Denver got the first crack at it in overtime, and was able to march down the field with ease, only to fizzle when it mattered most. Fortunately, McManus was able to connect (just barely) on a 44 yard field goal to give the Broncos a three point lead 27-24. If the defense could hold, the Broncos would be on their way to victory.
Much to the chagrin of Broncos Country, the Chiefs were able to formulate a strong drive of their own and Cairos Santos was able to connect from 37 yards to tie the game 27-27.
The next possession, the Broncos weren't able to get far, but far enough to have McManus attempt a kick from 62 yards out that hooked wide left. That gave the Chiefs a short field and with five seconds left to go, the improbable happened when Santos' kick hit the left upright, but angled in through the posts to give Kansas City a 30-27 victory on Sunday Night Football.
It bounced through … What a game. pic.twitter.com/ImffEWeAv9— Denver Broncos (@Broncos) November 28, 2016
With the loss, the Broncos drop to 7-4 and third place in the AFC West. They have little shot at winning the division and are now on the outside looking in concerning the AFC playoff picture.
Hart's Quick Hits
- If it isn't clear to the Broncos' coaching staff right now, let me give them a little advice: Ty Sambrailo has no business wearing a uniform. Core strength and leverage were issues of his coming out of Colorado State, and it is woefully clear that he is a former shell of himself after suffering a torn labrum that ended his season last year.
He doesn't engage opposing lineman or linebackers off the edge. He has no initial punch. His form and technique are terrible and above all else, unacceptable. Chalk up Sambrailo as another one of Elway's long line of second-round busts. Scouting and furthermore developing offensive lineman worthy of a roster spot is clearly an issue this franchise has. There needs to be a period of deep reflection in that regard this off-season if the Broncos want any chance at getting better in their offensive trenches in 2017.
- I was in favor of Kubiak's decision to let McManus to attempt the game-winning field goal near the end of overtime. It was a risky proposition, but it showed guts and the killer instinct the team needed in order to better themselves in regard to the playoff hunt. Yeah, the decision backfired, but I believe he did make the right call.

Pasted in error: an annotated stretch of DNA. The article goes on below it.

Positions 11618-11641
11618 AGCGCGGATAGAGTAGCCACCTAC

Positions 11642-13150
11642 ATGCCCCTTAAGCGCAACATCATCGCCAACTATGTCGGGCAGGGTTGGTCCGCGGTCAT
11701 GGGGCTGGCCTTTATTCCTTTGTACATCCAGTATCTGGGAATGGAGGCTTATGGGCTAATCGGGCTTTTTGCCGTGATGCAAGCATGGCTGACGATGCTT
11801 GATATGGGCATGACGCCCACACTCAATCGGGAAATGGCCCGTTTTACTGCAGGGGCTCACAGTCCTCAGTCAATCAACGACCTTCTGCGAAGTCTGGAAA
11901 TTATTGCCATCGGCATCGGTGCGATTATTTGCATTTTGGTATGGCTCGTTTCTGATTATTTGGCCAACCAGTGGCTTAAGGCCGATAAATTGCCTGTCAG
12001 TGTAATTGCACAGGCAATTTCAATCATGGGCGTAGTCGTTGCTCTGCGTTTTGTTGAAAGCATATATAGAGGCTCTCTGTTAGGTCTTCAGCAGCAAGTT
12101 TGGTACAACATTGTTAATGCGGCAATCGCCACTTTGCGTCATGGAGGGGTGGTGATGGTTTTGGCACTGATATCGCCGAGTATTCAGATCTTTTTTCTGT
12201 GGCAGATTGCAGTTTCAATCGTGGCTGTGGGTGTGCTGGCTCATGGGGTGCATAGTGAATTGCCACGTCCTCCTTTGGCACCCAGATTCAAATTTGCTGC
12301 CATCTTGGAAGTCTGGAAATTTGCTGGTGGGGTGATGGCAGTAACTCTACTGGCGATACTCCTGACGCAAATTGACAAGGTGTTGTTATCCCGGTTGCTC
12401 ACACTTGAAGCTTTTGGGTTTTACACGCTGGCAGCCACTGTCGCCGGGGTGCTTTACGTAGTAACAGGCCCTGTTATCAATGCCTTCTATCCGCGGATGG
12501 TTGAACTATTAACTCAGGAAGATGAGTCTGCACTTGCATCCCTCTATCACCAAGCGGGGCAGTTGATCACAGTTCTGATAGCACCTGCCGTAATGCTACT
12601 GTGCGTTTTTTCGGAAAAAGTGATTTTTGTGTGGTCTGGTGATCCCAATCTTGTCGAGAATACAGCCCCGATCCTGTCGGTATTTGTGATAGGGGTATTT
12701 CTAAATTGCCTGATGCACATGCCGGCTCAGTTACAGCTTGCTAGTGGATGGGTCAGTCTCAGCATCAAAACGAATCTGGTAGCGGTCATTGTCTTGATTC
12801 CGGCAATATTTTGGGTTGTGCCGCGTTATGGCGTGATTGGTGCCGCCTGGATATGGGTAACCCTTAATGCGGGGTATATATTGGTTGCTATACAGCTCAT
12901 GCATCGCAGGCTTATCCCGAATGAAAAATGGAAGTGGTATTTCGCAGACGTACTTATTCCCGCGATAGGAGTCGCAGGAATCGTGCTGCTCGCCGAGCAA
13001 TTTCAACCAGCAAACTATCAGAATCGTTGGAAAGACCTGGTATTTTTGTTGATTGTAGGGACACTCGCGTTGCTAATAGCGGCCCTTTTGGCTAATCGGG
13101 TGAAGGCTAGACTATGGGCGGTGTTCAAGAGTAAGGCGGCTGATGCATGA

- Trevor Siemian had quite the game. I was impressed with his performance: 20/34 passing, 368 yards and three touchdowns. The team had a shot to win because of him, but unfortunately, in a rare happenstance, the Broncos' defense failed to shut down the Chiefs' offense when it mattered most. Siemian deserves credit for making some big plays this game, and the Broncos' defense shoulders a large amount of the burden in the loss.
- DeMarcus Ware's sack of Alex Smith in the fourth quarter tied him with Richard Dent and John Randle for eighth all-time with 137.5 total sacks.
- Von Miller was arguably the best player on the field for Denver tonight, registering 10 tackles and three sacks. He should be at the top of the list regarding NFL Defensive MVP honors for his play this season.
- The Chiefs were 5/17 on third downs, a paltry 27 percent conversion rate. It's extremely rare that a team who does that bad on third downs ends up winning the game, but tonight was an exception to the rule.
- Denver had 15 penalties for 97 yards. That lack of discipline is totally inexcusable and unacceptable, especially after an extra week of preparation.
- The team was able to register 124 yards on the ground, but a lowly 3.3 yard per carry average isn't good enough to get it done in the NFL. The team desperately needs improvements on the offensive line, and dare I say the Broncos should dabble and use a Top 100 selection on another back in the upcoming class? It's a good one and I believe the Broncos would be wise to do so.